They made me wait all day before taking me in for the procedure and let me know for certain that they were sqeezing me in because I was a Medicaid patient.

    The pain afterwards was incredible. They gave me oxy which just made me zone out. Mixed with Ambien, it made me sleepwalk and fall over the furniture and hit my head. Then they put me in a hospital where it was impossible. They assumed I had lost my bladder and bowel control. I could not take care of myself.

    No, I do not relate to these upbeat positive stories.

    • Hi Frances,
      I’m so sorry you had a not so positive experience with your bilateral mastectomy. I pray your journey from now is much better and I’m glad that you are alive to raise awareness on the areas of opportunities to make things better for the next woman going through breast cancer surgery.
      It does get better so please hang in there.
      Wishing you all the best in your journey ahead and lots of hugs!

  3. Excellent story. I went though the same thing at the same time. It’s a very emotional journey. Family and friends along with my nurse navigator made all the difference.

  4. I remember the day I found my lump. Almost a month to the day AFTER my yearly mammosquish. I’d had several benign lumps before… but I always got them checked because of my family history. And somehow this time I knew my luck had run out. It had.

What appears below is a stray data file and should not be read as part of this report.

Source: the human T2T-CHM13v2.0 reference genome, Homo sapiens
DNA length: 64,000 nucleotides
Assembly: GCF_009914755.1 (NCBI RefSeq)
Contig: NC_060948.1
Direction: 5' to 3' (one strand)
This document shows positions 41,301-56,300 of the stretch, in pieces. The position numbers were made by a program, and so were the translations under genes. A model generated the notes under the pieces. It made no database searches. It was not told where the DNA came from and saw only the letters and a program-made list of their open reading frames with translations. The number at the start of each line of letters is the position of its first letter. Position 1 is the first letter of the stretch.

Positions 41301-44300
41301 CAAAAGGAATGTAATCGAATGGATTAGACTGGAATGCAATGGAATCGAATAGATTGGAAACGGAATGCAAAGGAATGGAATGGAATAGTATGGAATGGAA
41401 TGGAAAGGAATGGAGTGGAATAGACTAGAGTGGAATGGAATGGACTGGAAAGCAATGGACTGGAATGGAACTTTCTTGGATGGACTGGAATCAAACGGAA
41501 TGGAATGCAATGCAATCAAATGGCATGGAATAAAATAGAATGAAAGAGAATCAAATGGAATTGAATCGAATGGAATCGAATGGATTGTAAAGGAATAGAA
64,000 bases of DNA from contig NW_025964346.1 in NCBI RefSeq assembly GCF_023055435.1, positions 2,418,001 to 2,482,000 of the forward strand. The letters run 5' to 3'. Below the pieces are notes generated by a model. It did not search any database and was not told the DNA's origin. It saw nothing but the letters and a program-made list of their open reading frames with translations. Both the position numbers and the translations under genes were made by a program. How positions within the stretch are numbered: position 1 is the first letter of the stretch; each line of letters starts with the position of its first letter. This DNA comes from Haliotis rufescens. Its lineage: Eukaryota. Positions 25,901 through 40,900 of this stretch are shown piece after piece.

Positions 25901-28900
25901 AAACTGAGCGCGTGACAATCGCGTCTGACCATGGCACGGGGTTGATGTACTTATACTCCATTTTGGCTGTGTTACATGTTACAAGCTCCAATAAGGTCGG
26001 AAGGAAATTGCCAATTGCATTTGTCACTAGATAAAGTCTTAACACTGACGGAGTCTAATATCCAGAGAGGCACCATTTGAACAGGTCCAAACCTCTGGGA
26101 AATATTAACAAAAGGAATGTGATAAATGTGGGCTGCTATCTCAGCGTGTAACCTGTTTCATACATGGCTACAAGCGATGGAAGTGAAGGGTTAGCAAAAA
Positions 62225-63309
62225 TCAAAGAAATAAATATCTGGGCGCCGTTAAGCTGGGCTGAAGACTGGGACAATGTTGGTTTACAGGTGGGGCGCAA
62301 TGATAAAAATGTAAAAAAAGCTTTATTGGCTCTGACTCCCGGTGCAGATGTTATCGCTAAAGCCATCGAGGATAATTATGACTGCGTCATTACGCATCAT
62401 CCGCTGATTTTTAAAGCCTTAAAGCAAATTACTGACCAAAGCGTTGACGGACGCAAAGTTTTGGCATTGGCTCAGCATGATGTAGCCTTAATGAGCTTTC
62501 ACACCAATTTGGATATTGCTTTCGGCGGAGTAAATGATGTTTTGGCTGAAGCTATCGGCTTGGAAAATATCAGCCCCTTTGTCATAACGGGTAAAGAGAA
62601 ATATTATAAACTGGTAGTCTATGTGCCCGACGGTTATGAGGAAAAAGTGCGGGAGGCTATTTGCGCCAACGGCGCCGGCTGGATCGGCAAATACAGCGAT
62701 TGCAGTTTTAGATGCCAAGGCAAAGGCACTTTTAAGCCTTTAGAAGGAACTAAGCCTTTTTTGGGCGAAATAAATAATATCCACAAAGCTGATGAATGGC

Triple Negative, grade 3 invasive ductal. And it was growing fast. Five months of appointments and waiting for pre-approval to do the next test, and it quadrupled in size before we finally did the biopsy. 3 days later I was in surgery and they took half the right breast getting it out.

    If my surgeon could have done the genetic test, it would have saved me a ton of grief. But the insurance only allowed an oncologist to do that, and the one in my town didn’t believe in them (I went elsewhere). My surgeon didn’t want to wait- he’d seen it before.

    He saved my life. Radiation, and then chemo… and life support a week after chemo ended. Almost 6 years of surgeries have followed and I’m only a couple surgeries from complete reconstruction.

    I’m lucky. It could have gone bad so many ways

  5. Thank you for sharing stories. It is very encouraging. I was never offered a nurse navigator. Only offered make a wish foundation. That was cut short too. Never received it. I was diagnosed with stage IV metastatic breast cancer in 2013. I was told I would do chemo for the rest of my and offered no hope to get off of it.
    A support team would have been wonderful. I hope you continue to be a blessing to those who are fighting and living with this diagnosis. Thank you